Bill Buford’s book Heat is three stories in one. It’s the story of the author’s apprenticeship under celebrity chef Mario Batali and the learning process that goes on during that work experience. It’s also a mini-biography of Batali, the gregarious, slightly hedonistic TV chef and the man behind a half-dozen or so major restaurants, including his flagship, Babbo. And it’s an intermittent history of Italian cooking, albeit not a very complete one, with more of a focus on answering certain questions and tracing the lineage of certain dishes.
The book is largely fascinating, especially if you enjoy cooking or if you have interest in how restaurant kitchens really work. Buford’s follies as a kitchen slave – he uses a more vulgar term for it – are largely predictable, but the reactions of the people around him are always entertaining, and he has a talent for capturing the personalities of the various nut jobs populating the kitchen at Babbo.
The book slows down noticeably when the focus becomes almost entirely on Buford’s own personal quest to master Italian cooking, specifically his long trips to Italy to work under the most famous butcher in the world, Dario Cecchini, a man who “banishes vegetarians from his shop and tells them to go to hell.” Dario’s exploits and commentary are hilarious, and there are some solid passages that almost wax philosophical about meat, but after the frenetic back-and-forth approach of the first two-thirds of the book (bouncing from Babbo to Italy and back), the pace really slows down in Dario’s shop. But this book ends up rivaling Kitchen Confidential for its look inside a real restaurant kitchen, even beating it in some ways because of its emphasis on the least-salaried workers (including an empathetic look at the “Latins” in the kitchen, including one former Babbo worker who died).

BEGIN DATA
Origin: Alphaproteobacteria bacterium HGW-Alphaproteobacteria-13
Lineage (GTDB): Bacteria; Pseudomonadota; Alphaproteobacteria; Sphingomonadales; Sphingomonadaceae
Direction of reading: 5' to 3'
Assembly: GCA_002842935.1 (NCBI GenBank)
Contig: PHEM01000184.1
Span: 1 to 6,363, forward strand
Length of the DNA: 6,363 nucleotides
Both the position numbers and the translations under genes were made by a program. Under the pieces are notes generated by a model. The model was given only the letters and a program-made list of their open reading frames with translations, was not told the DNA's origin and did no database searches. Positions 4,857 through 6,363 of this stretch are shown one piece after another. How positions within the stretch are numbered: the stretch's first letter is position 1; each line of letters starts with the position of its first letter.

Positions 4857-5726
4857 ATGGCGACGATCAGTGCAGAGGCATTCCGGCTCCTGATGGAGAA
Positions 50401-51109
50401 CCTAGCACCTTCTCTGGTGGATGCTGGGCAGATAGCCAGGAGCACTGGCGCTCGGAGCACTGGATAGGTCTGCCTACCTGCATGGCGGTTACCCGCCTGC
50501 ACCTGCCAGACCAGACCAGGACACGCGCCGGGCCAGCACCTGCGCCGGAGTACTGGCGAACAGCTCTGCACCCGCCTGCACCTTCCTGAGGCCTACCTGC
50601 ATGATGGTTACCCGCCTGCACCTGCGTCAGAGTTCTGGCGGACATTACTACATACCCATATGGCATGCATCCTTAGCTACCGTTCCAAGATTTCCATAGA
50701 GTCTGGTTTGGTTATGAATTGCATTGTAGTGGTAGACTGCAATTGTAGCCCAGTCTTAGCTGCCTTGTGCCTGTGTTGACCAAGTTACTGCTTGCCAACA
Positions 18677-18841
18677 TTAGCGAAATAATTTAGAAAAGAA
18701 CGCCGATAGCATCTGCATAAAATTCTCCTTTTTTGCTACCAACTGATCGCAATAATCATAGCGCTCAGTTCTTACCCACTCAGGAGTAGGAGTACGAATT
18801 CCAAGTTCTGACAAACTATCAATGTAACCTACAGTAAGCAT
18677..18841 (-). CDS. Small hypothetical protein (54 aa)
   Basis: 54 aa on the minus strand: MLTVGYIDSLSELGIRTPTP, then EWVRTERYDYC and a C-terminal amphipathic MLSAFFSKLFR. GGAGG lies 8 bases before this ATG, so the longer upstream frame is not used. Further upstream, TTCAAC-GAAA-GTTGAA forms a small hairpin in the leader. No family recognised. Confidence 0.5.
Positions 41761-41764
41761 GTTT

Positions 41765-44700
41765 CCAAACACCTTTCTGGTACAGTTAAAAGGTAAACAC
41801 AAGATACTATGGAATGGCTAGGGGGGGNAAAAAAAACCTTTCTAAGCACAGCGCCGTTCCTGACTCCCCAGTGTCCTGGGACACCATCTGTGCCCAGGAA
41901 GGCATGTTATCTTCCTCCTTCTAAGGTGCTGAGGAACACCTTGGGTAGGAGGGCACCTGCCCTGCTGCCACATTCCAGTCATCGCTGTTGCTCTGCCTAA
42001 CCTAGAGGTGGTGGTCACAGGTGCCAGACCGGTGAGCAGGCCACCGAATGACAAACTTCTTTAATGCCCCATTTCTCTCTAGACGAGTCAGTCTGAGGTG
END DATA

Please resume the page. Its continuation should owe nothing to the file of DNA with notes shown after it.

I listened to Heat as an unabridged audiobook, which appears to be available only on Audible.com. The reader, Michael Kramer, does a hell of a Mario Batali impression, one probably forged from an all-night session of watching Batali’s TV programs. It’s exaggerated, but that’s necessary to distinguish between the voices in any audiobook. But Kramer’s big problem is a complete unfamiliarity with the pronunciation of Italian words. He stresses the wrong syllable all the time, as if he was reading Spanish words, and at one point pronounces the word “che?” (“what?”) as “chay,” rather than “kay,” completely changing its meaning. With all the Italian words Buford uses – too many, really, since they’re not necessary to tell the story – Kramer’s butchering of the language becomes a huge distraction.